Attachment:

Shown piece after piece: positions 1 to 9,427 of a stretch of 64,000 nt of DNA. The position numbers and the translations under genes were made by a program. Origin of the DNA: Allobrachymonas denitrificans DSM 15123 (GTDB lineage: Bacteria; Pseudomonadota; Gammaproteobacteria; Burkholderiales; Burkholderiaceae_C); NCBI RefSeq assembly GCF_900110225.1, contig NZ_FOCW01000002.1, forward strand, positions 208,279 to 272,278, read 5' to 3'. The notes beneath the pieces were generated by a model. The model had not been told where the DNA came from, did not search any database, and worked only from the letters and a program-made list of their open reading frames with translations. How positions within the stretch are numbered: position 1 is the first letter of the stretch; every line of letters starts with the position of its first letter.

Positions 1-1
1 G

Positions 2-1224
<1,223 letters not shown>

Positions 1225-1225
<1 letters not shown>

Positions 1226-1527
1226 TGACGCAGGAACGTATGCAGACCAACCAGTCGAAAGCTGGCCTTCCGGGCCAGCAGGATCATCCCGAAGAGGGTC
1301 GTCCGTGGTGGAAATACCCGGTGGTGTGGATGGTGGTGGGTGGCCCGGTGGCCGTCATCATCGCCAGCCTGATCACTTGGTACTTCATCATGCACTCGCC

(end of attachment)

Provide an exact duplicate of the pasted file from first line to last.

Shown piece after piece: positions 1 to 9,427 of a stretch of 64,000 nt of DNA. The position numbers and the translations under genes were made by a program. Origin of the DNA: Allobrachymonas denitrificans DSM 15123 (GTDB lineage: Bacteria; Pseudomonadota; Gammaproteobacteria; Burkholderiales; Burkholderiaceae_C); NCBI RefSeq assembly GCF_900110225.1, contig NZ_FOCW01000002.1, forward strand, positions 208,279 to 272,278, read 5' to 3'. The notes beneath the pieces were generated by a model. The model had not been told where the DNA came from, did not search any database, and worked only from the letters and a program-made list of their open reading frames with translations. How positions within the stretch are numbered: position 1 is the first letter of the stretch; every line of letters starts with the position of its first letter.

Positions 1-1
1 G

Positions 2-1224
<1,223 letters not shown>

Positions 1225-1225
<1 letters not shown>

Positions 1226-1527
1226 TGACGCAGGAACGTATGCAGACCAACCAGTCGAAAGCTGGCCTTCCGGGCCAGCAGGATCATCCCGAAGAGGGTC
1301 GTCCGTGGTGGAAATACCCGGTGGTGTGGATGGTGGTGGGTGGCCCGGTGGCCGTCATCATCGCCAGCCTGATCACTTGGTACTTCATCATGCACTCGCC